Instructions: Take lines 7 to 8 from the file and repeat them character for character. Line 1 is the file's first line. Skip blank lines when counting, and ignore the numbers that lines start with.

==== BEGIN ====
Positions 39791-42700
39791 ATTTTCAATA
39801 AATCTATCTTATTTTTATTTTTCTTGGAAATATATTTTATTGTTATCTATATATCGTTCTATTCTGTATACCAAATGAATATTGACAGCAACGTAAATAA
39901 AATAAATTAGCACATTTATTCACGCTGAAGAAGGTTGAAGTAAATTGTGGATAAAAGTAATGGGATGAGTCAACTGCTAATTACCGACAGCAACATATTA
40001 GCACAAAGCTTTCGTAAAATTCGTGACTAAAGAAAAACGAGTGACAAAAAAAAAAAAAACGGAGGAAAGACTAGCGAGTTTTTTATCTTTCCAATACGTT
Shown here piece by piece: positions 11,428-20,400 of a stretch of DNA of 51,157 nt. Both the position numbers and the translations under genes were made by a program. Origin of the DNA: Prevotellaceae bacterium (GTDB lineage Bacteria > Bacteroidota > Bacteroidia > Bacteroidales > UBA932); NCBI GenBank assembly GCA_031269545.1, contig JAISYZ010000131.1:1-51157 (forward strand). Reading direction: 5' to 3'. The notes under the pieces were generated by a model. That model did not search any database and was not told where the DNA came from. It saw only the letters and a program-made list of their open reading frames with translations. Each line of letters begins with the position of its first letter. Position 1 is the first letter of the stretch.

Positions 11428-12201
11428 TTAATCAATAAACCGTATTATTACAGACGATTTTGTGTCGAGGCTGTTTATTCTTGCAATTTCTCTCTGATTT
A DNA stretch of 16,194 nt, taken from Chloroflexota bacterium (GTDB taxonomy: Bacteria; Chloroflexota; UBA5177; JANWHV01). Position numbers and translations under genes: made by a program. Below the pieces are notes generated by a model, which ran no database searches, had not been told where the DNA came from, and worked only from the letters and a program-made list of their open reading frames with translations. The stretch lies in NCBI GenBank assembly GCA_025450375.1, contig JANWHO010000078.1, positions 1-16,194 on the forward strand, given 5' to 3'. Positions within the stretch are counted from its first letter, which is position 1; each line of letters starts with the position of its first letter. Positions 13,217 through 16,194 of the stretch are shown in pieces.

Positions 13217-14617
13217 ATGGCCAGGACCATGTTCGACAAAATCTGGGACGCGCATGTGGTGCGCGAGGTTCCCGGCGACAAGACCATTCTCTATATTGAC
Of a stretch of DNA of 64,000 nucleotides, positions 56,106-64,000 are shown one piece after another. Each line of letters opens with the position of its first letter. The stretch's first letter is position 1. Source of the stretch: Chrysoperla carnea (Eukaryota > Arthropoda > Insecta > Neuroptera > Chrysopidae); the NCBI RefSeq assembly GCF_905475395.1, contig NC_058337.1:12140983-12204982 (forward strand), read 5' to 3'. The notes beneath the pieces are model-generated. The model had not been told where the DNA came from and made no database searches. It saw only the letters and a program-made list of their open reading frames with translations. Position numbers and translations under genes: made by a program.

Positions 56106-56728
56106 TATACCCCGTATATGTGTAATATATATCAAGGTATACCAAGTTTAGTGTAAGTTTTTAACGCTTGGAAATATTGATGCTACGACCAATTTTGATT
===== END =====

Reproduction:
Positions 11428-12201
11428 TTAATCAATAAACCGTATTATTACAGACGATTTTGTGTCGAGGCTGTTTATTCTTGCAATTTCTCTCTGATTT